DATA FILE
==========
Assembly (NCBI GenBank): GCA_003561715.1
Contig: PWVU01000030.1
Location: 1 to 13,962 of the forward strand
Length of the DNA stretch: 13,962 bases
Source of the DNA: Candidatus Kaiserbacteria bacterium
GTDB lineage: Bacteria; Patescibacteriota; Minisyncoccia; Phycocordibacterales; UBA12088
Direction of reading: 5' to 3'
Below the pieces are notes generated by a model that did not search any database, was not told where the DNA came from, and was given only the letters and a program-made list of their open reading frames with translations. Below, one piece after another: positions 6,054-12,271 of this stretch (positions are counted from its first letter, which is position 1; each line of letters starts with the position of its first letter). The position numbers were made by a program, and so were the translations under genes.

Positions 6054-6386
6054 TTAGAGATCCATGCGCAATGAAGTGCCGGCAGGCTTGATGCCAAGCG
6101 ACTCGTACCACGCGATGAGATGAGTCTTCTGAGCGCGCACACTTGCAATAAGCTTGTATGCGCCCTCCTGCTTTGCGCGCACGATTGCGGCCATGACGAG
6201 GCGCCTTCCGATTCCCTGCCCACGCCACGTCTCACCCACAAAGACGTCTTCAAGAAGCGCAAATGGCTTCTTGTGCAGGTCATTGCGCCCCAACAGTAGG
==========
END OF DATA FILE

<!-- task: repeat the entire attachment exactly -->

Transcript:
Assembly (NCBI GenBank): GCA_003561715.1
Contig: PWVU01000030.1
Location: 1 to 13,962 of the forward strand
Length of the DNA stretch: 13,962 bases
Source of the DNA: Candidatus Kaiserbacteria bacterium
GTDB lineage: Bacteria; Patescibacteriota; Minisyncoccia; Phycocordibacterales; UBA12088
Direction of reading: 5' to 3'
Below the pieces are notes generated by a model that did not search any database, was not told where the DNA came from, and was given only the letters and a program-made list of their open reading frames with translations. Below, one piece after another: positions 6,054-12,271 of this stretch (positions are counted from its first letter, which is position 1; each line of letters starts with the position of its first letter). The position numbers were made by a program, and so were the translations under genes.

Positions 6054-6386
6054 TTAGAGATCCATGCGCAATGAAGTGCCGGCAGGCTTGATGCCAAGCG
6101 ACTCGTACCACGCGATGAGATGAGTCTTCTGAGCGCGCACACTTGCAATAAGCTTGTATGCGCCCTCCTGCTTTGCGCGCACGATTGCGGCCATGACGAG
6201 GCGCCTTCCGATTCCCTGCCCACGCCACGTCTCACCCACAAAGACGTCTTCAAGAAGCGCAAATGGCTTCTTGTGCAGGTCATTGCGCCCCAACAGTAGG